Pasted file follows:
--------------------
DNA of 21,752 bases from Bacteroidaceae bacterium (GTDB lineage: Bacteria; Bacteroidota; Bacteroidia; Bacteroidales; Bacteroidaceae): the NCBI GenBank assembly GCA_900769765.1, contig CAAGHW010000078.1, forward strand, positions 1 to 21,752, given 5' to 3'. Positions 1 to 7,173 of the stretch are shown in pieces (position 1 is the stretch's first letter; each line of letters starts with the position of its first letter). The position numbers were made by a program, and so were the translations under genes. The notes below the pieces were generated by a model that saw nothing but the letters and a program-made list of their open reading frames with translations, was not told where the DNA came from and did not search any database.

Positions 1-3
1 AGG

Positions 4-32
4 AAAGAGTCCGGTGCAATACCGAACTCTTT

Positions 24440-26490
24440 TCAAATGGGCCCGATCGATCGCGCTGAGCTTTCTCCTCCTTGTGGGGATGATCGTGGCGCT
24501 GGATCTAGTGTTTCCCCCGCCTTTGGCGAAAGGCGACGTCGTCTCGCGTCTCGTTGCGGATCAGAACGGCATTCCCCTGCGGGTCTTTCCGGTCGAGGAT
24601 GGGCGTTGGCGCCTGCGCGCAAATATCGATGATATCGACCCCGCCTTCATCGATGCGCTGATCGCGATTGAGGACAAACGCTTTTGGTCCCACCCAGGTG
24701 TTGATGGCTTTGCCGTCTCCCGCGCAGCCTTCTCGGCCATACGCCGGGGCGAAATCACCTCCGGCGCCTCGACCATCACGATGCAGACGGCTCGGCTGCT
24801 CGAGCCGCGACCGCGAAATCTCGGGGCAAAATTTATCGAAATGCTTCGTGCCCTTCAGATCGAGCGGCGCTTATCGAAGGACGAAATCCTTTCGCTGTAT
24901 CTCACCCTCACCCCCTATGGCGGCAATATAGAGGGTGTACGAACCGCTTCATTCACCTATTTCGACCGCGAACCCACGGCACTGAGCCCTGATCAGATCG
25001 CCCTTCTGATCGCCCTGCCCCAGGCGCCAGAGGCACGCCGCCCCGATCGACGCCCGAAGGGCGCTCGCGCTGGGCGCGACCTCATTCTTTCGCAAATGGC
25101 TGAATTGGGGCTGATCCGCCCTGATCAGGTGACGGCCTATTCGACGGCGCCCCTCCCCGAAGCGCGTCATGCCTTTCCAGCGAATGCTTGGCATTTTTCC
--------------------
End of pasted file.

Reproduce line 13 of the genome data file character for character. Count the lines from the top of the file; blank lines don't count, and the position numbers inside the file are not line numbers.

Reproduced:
25001 CCCTTCTGATCGCCCTGCCCCAGGCGCCAGAGGCACGCCGCCCCGATCGACGCCCGAAGGGCGCTCGCGCTGGGCGCGACCTCATTCTTTCGCAAATGGC